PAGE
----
Gurewitch talks "The Perry Bible Fellowship"

"The Perry Bible Fellowship" is not a church, although it has been known to inspire a certain cultish zeal amongst its fans. The "Perry Bible Fellowship" is in fact a strange and nearly always surreal newspaper strip and Webcomic by Nicholas Gurewitch. Somewhat reminiscent of "The Far Side" in terms of its fierce weirdness, "Perry Bible Fellowship" is composed of vignettes highlighting the strangeness of life, religion and politics in a manner sometimes macabre, sometimes with a childlike glee, and illustrated in a variety of art styles.

Dark Horse Comics has issued the first collection of "Perry Bible Fellowship" in all its inspired deviancy with "The Trial of Colonel Sweeto and Other Stories," a 96-page, full-color hardcover edition on sale now. CBR News caught up Nicholas Gurewitch to discuss the auspicious volume and learn more about the unusual, award-winning strip.


Gurewitch began "The Perry Bible Fellowship" while he was at Syracuse University, studying film. Indeed, the influence of several legendary filmmakers mixed with a dash of offbeat comics forms the core of "Perry Bible Fellowship." "Frank Frazetta, Stanley Kubrick, and Rob Schrab. I'd probably throw in Terry Gilliam and Sam Keith in there too," Nicholas Gurewitch told CBR News. "I was way too much into all these guys when I did the most drawing I've ever done in my life - around eighth to eleventh grade. I would guess that my ambition to make films has always been fuel for the comic. I'm constantly dreaming up things that I'm never able to film, and a lot of the concepts and themes end up in the comic because they have no place else to go"


"Perry Bible Fellowship" itself didn't come about from any kind of master plan, but rather an artistic impulse from deep down. Or possibly from a head cold. "I think [the strip] had about the same cause for existence as a sneeze; I had something tickling the inside of me, and it had to come out," Gurewitch said.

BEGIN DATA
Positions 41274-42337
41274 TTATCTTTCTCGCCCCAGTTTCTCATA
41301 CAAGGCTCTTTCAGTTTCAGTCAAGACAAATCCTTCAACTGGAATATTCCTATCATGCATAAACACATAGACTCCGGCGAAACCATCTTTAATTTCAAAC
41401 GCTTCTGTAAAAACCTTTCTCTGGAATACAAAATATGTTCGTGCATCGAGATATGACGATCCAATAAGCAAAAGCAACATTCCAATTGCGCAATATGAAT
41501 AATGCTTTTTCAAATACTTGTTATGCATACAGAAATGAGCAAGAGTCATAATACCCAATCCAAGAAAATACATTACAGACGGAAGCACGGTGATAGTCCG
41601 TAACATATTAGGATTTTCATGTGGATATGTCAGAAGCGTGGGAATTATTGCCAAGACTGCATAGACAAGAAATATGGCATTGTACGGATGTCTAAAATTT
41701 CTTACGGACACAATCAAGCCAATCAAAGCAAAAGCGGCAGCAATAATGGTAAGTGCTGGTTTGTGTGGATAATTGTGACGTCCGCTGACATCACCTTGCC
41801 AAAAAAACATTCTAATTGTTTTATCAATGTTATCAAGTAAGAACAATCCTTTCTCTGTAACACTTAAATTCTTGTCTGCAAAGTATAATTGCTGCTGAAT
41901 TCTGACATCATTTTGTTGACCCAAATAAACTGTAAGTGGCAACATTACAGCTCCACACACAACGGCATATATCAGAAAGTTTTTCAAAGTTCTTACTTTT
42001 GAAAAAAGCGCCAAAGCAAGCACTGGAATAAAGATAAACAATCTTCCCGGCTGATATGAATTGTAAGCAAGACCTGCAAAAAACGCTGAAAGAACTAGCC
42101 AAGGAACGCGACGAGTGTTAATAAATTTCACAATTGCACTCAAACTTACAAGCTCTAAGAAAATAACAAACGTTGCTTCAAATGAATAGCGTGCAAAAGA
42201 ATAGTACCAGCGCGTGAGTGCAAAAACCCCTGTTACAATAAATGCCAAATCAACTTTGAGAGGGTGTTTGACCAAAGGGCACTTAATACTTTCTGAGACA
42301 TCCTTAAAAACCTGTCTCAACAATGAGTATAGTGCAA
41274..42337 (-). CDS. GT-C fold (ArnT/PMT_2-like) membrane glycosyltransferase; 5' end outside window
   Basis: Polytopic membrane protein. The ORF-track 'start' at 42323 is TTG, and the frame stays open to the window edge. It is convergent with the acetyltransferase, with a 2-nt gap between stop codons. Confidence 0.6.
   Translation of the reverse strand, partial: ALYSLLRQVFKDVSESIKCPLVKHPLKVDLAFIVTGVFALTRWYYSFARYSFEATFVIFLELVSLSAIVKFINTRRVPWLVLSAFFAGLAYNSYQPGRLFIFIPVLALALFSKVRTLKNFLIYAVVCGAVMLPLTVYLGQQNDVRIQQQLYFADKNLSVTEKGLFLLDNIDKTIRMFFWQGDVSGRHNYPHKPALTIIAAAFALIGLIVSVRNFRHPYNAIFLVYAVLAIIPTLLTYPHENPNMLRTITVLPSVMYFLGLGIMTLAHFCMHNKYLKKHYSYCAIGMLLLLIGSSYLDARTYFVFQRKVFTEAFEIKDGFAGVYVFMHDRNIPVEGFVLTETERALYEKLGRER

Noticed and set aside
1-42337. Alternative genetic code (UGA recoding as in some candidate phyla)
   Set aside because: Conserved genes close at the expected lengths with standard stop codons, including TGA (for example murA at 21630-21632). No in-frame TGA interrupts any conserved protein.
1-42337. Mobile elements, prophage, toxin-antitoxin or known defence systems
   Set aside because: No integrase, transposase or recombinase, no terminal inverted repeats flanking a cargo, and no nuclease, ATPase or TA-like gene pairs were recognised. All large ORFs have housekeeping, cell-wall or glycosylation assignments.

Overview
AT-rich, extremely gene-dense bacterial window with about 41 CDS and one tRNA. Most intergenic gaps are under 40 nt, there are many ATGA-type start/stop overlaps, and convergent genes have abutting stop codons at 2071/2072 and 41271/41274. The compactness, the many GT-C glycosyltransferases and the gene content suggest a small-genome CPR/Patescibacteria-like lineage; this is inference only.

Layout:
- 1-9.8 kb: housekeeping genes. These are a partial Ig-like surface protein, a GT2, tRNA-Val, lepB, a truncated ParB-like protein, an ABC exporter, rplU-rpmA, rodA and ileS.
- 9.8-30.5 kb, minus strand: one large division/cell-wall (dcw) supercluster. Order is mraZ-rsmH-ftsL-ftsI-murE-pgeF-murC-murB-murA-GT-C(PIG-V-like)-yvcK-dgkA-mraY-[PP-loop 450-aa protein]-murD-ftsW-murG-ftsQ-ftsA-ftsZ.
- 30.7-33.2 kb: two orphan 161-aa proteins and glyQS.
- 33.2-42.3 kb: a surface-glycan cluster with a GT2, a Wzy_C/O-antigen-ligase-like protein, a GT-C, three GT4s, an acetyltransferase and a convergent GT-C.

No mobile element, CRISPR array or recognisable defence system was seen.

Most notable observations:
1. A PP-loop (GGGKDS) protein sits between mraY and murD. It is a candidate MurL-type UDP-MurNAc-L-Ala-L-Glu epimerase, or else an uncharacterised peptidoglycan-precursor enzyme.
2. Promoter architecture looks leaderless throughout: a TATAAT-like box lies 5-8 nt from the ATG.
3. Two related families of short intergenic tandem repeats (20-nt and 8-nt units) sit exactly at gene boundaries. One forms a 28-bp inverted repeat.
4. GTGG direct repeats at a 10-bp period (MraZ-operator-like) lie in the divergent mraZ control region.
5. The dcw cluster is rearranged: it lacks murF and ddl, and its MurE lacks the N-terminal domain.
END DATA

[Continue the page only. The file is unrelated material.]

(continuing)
First appearing in "The Daily Orange," the university newspaper, "PBF" found its way into several newspapers, then the Web, and now to the bookstore. In that time the strip picked up two Ignatz Awards for Best webcomic and built a devoted following. "I think people have taken to the strip because deep down people want to experience stories that help them not feel so alone."


"Perry Bible Fellowship" is often bizarre, juxtaposing childlike drawings with mature situations and absurdist humor, but it's always funny, something that Gurewitch works hard at -- kind of. "Making sure that the author's state of mind -his enjoyment of something- is completely apparent and captured in a moment," said Gurewitch. "But sometimes I just need a really good bagel or something."

In addition to running on the Website on a schedule of whenever-Gurewitch-gets-them-done, "PBF" also appears in a number of newspapers, which was no accident. "I pursued the first four or so newspapers," the author said. "Then it just started snowballing. Or domino-ing. I'm not sure which is the better metaphor for people telling people about something they like."

Despite this development with the collection, Gurewitch isn't anticipating the creation of any long-form works, although he doesn't rule out the possibility. "Those aren't among my plans, but I rarely make plans," he said, adding that if he does have the vaguest of plans, it's to return to his first love, film."I think I love moving pictures even more than still ones."

"Perry Bible Fellowship: The Trial of Colonel Sweeto" is available at bookstores and comic shops now, and you can check out strip can be read at http://pbfcomics.com/.

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